Monday, January 23, 2006

Me Worried, Need Money

Today's Washington Post highlighted a disturbing fact for the Democrat's chances in 2006. Unfortunately, as the party wanders the desert looking for a coherent and simple platform, they forgot the money.
For the year just passed, the RNC brought in nearly $102 million -- give or take a few hundred thousand -- and had $34 million in the bank. The Democratic National Committee raised $51 million in 2005 but showed $5.5 million on hand at the end of the year.This is the largest gap between the parties in more than a decade.

This issue is particularly troubling given the DNC traded in Terry Mcauliffe (great fundraiser/poor strategist) for Howard "then we're going to Nova Scotia!" Dean. Dean had his baggage; but was supposed to infuse the party with a focus on policy AND raise money. Now, there seems to be neither. We do know that Dean has been building a local presence in all 50 states and perhaps the money is all in the state's control - I wasn't able to find any information to confirm or deny this theory.

So, is the DNC better off today than it was 1 year ago? For me, it's hard to tell how much gains in Virginia and (somewhat) New Jersey are more in reaction to Bush or influenced/lead by the party itself. But if the DNC doesn't issue a corrective statement on this article (or some serious spin) this doesn't bode well for the Dean administration.

12 comments:

Otto Man said...

We do know that Dean has been building a local presence in all 50 states and perhaps the money is all in the state's control - I wasn't able to find any information to confirm or deny this theory.

According to the stories I've seen, Dean has done precisely this and the state coffers are overflowing as a result. I can't find the numbers either, but I remember reading them and being blown away by the Dem advantage at the state level.

And, in any case, the $51m that the DNC raised in 2005 is, as this Hotline piece notes, a record for off-year fundraising and a 20% increase over a comparable term in 2003. (Although I'd argue that 2005 can't be compared to 2003, since 2003 was the year ramping up to a presidential election and the money should've been much looser then.) So just by DNC terms, it seems Dean has been an improvement over McAullife in the one area McA was supposed to do well.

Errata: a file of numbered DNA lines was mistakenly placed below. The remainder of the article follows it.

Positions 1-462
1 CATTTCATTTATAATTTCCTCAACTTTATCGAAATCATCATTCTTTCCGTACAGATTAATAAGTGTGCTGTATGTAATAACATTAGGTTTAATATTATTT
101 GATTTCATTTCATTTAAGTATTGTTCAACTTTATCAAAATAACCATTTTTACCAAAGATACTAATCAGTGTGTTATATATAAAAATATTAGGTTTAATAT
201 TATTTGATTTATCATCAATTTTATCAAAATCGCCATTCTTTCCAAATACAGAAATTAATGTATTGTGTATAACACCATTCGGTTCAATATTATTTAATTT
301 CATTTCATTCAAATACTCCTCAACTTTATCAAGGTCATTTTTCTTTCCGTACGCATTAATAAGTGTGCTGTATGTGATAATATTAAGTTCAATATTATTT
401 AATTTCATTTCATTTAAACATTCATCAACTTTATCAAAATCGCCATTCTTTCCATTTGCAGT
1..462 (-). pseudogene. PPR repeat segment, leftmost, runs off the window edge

Democrats have always had a huge disadvantage in cash with the GOP and Dean's efforts have narrowed the gap, not widened it.

Smitty said...

A lot of the money here in MI is tied up in candidates; it's an election year here for Congress, 1 U.S. Senate seat, the State House of Reps, the State Senate, Governor, Secretary of State, AG and many judge-ships. Thus, the party has little, but the candidates have it all. For instance, Debbie Stabenow has $5.7 million + on-hand.

Otto Man said...

Looking through the comments at a MyDD post, I've found the 2001 DNC numbers, which are a better point of comparison than 2005. In 2001, under McA., the DNC raised $40.3m, and so the 2005 totals represent a 26% increase from the last post-presidential-election year.

And again, that's just the increase in the amount the DNC is keeping for itself. Dean has made raising cash for the states a big priority, and it would follow that the total amount the Dems have at the state and national levels is thus even larger than the quarter increase in the DNC.

Otto Man said...

In other news, the map image of Nova Scotia is getting my nomination for Most Unnecessary Blog Link of the year.

Seriously, are you involved in some sort of payola scheme with the Nova Scotia Tourism Board?

Thrillhous said...

I'm with OM on the DNC money (although not on the nova scotia link; you just can't ever have enough of those). The Dems probably will never be able to compete with Team Abramoff and K Street when it comes to raising money.

I think a big thing (I've read this on kos, but I don't have a link) is that the vast majority of the DNC money has come in the form of small-dollar contributions, under $50 I think. That's a big difference from the McAuliffe days, when he'd just pull up in his limo and some industry kingpin would slide a huge check through the window.

Which brings me to another point. McA was not my kind of DNC chair. I understand he did a great job at bringing in big dollars from corporations, but I always felt like he was almost as slimy as a republican operative. Dean definitely has his baggage, as you mentioned, but he's got sincerity going for him, and that's big.

Also, Dean is just about the only democrat who can get covered in the press. Sure, the Tim Russerts of the world are just hoping Dean goes nuts and says something really stupid (which he does on rare occassions), but at least he gets our message to a large audience.

Mr Furious said...

I just read something about this some time in the last day or so, I'll try and find a link. But if I recall, the gap used to be three to one and Dean has closed it to two to one. In addition, I believe Dean raised more money in an off-year than McAulliffe did during a Presidential election year.

I'll confirm that and get back, but I pretty sure that's what I read. I think some DC Dems are grousing because Dean is funnelling more money to the sate coffers than they would like, but I'm with Dean that that's where the money should be going.

Otto Man said...

Furious, I think we've read the same things, because all that sounds familiar. Let us know if you can find that link. StudioDave hasn't been able to sleep for days, he's so scared by this.

Studiodave said...